May 7th 2016

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Articles from this issue:

COVER STORY Safe Schools: Sorry, chef, but the entire sex-ed menu's off!

CANBERRA OBSERVED Mild unpopularity of Libs preferable to ALP slogans

EDITORIAL Turnbull's stuttering election gambit

ENERGY Media shows no interest in Shorten's renewables plan

LEGISLATION Viability bill at least a baby step for the babies

INTERNATIONAL AFFAIRS Intifada of the Knife: Israel's unknown war

FAMILY AND DOMESTIC VIOLENCE Gender symmetry: women can be as abusive as men

ECONOMICS AND POLITICS Overhauling Australia will require more than a tinker

FAMILY AND SOCIETY Media gush over study only to find same-sex parents more irritable

RESEARCH The scientific objectivity of gender difference (Part One of two parts)

CINEMA Mowgli takes on the lore: The Jungle Book

BOOK REVIEW A sliver of hope

BOOK REVIEW A primer on Western civilisation

BOOK REVIEW Of ships and shots

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Mowgli takes on the lore: The Jungle Book

by Symeon J. Thompson

News Weekly, May 7, 2016

What is perhaps the most incredible part of The Jungle Book is to be found at the end of the credits: filmed in Downtown Los Angeles.

The entire film was crafted in photorealistic 3D CGI. The trees, the grassland, the rivers, the animals, the weather – all of it was fashioned by a vast team of creative professionals working out of a studio warehouse, under the keen eye of director Jon Favreau. The only thing on screen that is real is Mowgli (Neel Sethi), as well as some glimpses of other humans.

But this adaptation of The Jungle Book is not just a technical marvel. It is a superb example of cinematic craftsmanship and rich, intelligent, family-friendly storytelling, drawing on both Rudyard Kipling’s classic collection of stories and the 1967 animated classic.

Unlike the cartoon, which was more of a loosely connected series of comic and musical scenes, this movie has a much tighter dramatic structure. Certain songs from the cartoon are, however, present, and they give the movie a nostalgia and whimsy that balances out its more intense aspects. This is especially so with Bare Necessities, which becomes a musical theme of sorts throughout the film.

The voice acting is superb and well cast. Ben Kingsley voices the noble and wise black panther Bagheera, giving him a British army tone, while Idris Elba follows in George Sanders’ rich baritone voice-steps as Shere Khan, portraying the Bengal tiger as menacing, powerful and cruel, with a refined and imperial edge. Scarlett Johansson’s take on the disturbing and massive python Kaa is hypnotic and sultry, as if the snake were a serial-killer femme fatale. Bill Murray, as the lounging and good-natured sloth bear Baloo, pretty much plays himself, but as a bear. Giancarlo Esposito and Lupita Nyong’o voice Mowgli’s wolf-pack parents, Akela and Raksha, giving them the dignity and discipline that befits not just parents, but pack leaders.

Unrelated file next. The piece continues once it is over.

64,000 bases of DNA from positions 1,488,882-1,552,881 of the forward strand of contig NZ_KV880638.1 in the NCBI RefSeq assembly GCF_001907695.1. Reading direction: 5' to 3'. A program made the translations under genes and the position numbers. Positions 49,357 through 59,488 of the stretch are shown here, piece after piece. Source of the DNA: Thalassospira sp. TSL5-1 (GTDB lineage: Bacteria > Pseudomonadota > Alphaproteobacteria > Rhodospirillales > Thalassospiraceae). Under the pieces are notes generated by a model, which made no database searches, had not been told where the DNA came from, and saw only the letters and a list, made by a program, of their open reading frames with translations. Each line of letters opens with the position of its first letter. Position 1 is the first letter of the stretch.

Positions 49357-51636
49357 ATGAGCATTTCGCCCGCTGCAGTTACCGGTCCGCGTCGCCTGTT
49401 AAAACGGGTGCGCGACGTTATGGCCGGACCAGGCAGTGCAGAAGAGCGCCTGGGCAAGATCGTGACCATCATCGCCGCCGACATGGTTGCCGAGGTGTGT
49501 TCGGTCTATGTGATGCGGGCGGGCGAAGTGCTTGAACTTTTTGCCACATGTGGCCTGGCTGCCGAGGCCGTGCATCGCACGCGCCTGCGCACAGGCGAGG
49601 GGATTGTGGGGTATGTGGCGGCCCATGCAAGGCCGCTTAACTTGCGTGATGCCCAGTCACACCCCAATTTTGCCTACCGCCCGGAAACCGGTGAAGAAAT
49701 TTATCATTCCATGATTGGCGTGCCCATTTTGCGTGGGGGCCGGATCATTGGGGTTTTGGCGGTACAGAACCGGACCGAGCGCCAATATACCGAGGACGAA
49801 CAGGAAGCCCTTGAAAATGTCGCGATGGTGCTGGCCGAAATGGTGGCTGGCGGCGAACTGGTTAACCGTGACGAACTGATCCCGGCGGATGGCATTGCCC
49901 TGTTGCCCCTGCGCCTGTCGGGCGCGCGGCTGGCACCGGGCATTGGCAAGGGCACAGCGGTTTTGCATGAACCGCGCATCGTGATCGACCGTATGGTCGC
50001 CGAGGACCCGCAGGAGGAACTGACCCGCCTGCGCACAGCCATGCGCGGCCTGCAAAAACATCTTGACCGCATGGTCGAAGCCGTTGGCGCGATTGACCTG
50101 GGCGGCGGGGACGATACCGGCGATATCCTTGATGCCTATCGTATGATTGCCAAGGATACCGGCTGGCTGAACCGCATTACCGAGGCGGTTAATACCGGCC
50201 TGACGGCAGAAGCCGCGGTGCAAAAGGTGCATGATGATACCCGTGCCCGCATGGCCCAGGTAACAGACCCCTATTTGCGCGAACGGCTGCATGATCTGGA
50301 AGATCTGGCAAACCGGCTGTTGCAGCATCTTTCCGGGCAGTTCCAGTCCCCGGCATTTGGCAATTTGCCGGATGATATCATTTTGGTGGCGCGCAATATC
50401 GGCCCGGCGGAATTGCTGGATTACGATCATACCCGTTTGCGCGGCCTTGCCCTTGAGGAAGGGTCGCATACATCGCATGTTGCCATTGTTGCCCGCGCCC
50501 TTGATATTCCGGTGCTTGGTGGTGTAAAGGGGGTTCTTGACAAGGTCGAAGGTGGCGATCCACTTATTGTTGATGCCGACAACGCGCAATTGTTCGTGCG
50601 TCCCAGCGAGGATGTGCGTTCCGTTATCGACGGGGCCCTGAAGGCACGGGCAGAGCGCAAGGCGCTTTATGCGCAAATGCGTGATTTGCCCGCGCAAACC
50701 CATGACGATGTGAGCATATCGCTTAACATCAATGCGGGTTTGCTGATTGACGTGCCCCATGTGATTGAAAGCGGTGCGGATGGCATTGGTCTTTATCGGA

And then there’s Christopher Walken, seemingly channeling Marlon Brando’s Kurtz from Francis Ford Coppola’s Apocalypse Now, as the demented and dangerous leader of the monkeys, King Louie, a giant orang-outang, or gigantopithecus, who wants complete control of the jungle. On top of this are the numerous character actors playing minor roles with evident joy and adding vim to the proceedings.

Mowgli was found in the jungle by Bagheera and raised by the wolf pack as one of their own. With the coming of the dry season, a water truce is called so that all animals may drink from the one remaining watering hole without fear of being eaten. Among them comes the man-hating Shere Khan – accompanied by a cawing colony of vultures – who, on discovering Mowgli, promises to kill him and anyone who stands in his way.

It is decided that it is best for everyone if Mowgli leaves, and he sets out with Bagheera for the nearest man village. But Shere Khan tracks them and, in holding him off, Bagheera is separated from Mowgli, leaving him to make his way through the jungle alone.

In its depths Mowgli comes across Kaa, who, while telling him of how he came to the jungle, “suggests” he stay with her – forever. He finally ends up with the loveable Baloo, who wants Mowgli’s help to collect honey. All the while Shere Khan is making his presence brutally felt among the wolves, believing it will bring Mowgli back.

Mowgli is an outsider, a man-cub in a man-less jungle, raised by wolves, taught by a panther, knowing the law and lore of the animals, but little of the ways of man. He has tried to be a wolf, but he is not a wolf. He has no claws, his teeth are not weapons, his skin is exposed – he may be tougher and more agile than a normal child, but he is still slight and physically disadvantaged against the beasts. He has his “tricks” – his innate ability to make and use tools – but as a “wolf”, he is not supposed to use them.

The story of Mowgli is the story of a man-cub growing to become a man. Key to this is that Mowgli, and his protectors, come to terms with the fact that he is a man and not a wolf. He learns to be himself, without going against the world around him, to integrate his ingenuity and uniqueness into a way of life that has no time for fantasies of mistaken identity.

To pretend to be what he is not would mean his death. At the same time, to ignore the objective reality of his circumstances would also mean death. He cannot change who he is, but nor can he change the world around him to suit himself. He must reconcile the two, and in so doing, learn to be a man.

Symeon J. Thompson is a member of the Film Critics Circle of Australia (FCCA).

All you need to know about
the wider impact of transgenderism on society.
TRANSGENDER: one shade of grey, 353pp, $39.99

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